(4) Minimize the burden of the information collection on those who are to respond (such as through the use of appropriate automated, electronic, mechanical, or other technological collection techniques or other forms of information technology; e.g., permitting electronic submission of responses).

Estimate of burden: Public reporting burden for this collection of information is estimated to average .007 hours per response.

Respondents: NPPO, producers, exporters.

Estimated number of respondents: 802.

Estimated number of responses per respondent: 251.45.

Estimated annual number of responses: 201,669.

Estimated total annual burden on respondents: 1,486 hours. (Due to rounding, the total annual burden hours may not equal the product of the annual number of responses multiplied by the average reporting burden per response.)

Copies of this information collection can be obtained from Ms. Kimberly Hardy, APHIS' Information Collection Coordinator, at (301) 851-2727.

E-Government Act Compliance

The Animal and Plant Health Inspection Service is committed to compliance with the E-Government Act to promote the use of the Internet and other information technologies, to provide increased opportunities for citizen access to Government information and services, and for other purposes. For information pertinent to E-Government Act compliance related to this proposed rule, please contact Ms. Kimberly Hardy, APHIS' Information Collection Coordinator, at (301) 851-2727.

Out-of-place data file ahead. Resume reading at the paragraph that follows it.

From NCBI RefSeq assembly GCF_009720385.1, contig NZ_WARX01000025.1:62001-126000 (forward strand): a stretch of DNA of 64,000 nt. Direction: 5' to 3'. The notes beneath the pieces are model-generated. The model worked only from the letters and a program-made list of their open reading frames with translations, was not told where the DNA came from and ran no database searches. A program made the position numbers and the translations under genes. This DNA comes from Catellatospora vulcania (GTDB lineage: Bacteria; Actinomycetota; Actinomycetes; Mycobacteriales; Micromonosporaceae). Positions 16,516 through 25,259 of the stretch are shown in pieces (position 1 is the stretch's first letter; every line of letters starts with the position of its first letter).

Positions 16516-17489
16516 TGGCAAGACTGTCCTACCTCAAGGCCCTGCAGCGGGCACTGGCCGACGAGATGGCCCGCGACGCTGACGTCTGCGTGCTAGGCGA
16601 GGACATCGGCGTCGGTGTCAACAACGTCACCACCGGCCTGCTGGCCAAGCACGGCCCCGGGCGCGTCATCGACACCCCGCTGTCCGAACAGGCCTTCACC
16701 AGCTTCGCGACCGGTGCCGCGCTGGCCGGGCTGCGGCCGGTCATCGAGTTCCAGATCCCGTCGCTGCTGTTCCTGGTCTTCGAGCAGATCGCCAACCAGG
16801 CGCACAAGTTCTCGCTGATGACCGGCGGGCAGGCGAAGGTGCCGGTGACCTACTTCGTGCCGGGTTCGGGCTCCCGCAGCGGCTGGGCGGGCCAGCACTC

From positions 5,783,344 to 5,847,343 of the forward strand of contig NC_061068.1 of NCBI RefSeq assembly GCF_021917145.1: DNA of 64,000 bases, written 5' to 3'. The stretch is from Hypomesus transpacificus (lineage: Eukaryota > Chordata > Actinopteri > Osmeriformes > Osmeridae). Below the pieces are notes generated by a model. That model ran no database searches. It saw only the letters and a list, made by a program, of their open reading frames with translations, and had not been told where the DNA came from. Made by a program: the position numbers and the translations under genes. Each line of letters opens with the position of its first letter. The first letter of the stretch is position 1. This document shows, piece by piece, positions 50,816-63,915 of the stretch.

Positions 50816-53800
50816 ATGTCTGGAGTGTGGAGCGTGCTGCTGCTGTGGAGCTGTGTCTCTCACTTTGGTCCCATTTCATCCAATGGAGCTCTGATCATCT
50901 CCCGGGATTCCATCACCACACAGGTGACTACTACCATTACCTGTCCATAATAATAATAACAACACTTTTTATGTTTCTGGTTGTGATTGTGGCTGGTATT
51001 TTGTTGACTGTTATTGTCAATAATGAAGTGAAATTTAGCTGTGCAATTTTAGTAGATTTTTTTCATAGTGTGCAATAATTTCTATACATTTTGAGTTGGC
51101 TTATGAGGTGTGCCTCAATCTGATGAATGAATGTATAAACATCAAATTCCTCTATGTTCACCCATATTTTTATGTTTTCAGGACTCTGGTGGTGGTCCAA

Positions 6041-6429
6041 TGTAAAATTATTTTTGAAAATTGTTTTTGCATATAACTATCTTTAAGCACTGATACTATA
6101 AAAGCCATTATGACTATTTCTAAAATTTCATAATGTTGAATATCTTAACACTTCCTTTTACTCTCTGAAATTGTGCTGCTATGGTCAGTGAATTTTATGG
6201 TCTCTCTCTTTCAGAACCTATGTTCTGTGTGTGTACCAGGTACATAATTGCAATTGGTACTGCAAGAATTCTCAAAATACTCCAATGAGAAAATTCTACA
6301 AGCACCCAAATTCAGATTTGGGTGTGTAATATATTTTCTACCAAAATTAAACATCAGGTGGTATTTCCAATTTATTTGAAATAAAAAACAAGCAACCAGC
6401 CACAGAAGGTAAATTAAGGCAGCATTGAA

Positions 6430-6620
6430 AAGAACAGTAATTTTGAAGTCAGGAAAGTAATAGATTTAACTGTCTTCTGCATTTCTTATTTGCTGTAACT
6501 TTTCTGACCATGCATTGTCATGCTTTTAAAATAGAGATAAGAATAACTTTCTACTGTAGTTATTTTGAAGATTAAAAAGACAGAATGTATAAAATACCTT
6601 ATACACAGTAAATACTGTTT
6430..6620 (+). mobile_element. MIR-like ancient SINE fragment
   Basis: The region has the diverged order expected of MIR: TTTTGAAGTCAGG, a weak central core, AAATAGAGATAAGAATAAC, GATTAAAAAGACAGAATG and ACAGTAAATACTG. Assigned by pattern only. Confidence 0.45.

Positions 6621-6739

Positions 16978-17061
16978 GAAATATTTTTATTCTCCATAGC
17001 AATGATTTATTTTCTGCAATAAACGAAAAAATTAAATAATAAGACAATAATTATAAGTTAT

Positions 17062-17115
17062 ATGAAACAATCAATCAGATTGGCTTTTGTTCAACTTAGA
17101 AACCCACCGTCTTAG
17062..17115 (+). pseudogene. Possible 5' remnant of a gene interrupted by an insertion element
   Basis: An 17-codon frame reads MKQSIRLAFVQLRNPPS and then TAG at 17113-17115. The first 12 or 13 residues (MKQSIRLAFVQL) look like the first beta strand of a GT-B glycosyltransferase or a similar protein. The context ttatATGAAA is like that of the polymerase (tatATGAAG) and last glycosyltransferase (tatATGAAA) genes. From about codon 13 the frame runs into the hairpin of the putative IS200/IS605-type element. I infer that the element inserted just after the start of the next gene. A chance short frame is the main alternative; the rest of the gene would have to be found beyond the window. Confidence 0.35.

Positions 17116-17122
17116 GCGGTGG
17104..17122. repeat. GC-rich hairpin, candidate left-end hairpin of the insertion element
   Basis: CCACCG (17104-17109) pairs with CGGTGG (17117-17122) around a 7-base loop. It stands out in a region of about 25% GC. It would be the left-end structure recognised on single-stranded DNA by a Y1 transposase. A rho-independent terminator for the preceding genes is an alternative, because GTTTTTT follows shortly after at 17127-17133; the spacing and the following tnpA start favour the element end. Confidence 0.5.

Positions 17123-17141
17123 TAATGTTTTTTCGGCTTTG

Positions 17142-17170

Start List of Subjects

List of Subjects in 7 CFR Part 319

  • Coffee
  • Cotton
  • Fruits
  • Imports
  • Logs
  • Nursery stock
  • Plant diseases and pests
  • Quarantine
  • Reporting and recordkeeping requirements
  • Rice
  • Vegetables
End List of Subjects

Accordingly, we propose to amend 7 CFR part 319 as follows:

Start Part

PART 319—FOREIGN QUARANTINE NOTICES

End Part Start Amendment Part

1. The authority citation for part 319 continues to read as follows:

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Authority: 7 U.S.C. 450 and 7701-7772 and 7781-7786; 21 U.S.C. 136 and 136a; 7 CFR 2.22, 2.80, and 371.3.

End Authority Start Amendment Part

2. Section 319.56-73 is added to read as follows:

End Amendment Part
Peppers from Ecuador.

Fresh peppers (Capsicum annum L., Capsicum baccatum L., Capsicum chinense Jacq., Capsicum frutescens L., and Capsicum pubescens Ruiz & Pav.) from Ecuador may be imported into the United States only under the conditions described in this section. These conditions are designed to prevent the introduction of the following quarantine pests: Andean potato mottle virus; Anastrepha fraterculus (Wiedemann), South American fruit fly; Ceratitis capitata (Wiedemann), Mediterranean fruit fly; Neoleucinodes elegantalis (Guenée), a fruit boring moth; Puccinia pampeana Speg., a pathogenic fungus that causes pepper and green pepper rust Spodoptera litura (Fabricius), a leaf-eating moth; Thrips palmi Karny, an arthropod; and Tuta absoluta (Meyrick) Povolny, South American tomato moth.

(a) General requirements. The national plant protection organization (NPPO) of Ecuador must provide an operational workplan to APHIS that details activities that the NPPO of Ecuador will, subject to APHIS' approval of the workplan, carry out to meet the requirements of this section. The operational workplan must include and describe the specific requirements as set forth in this section.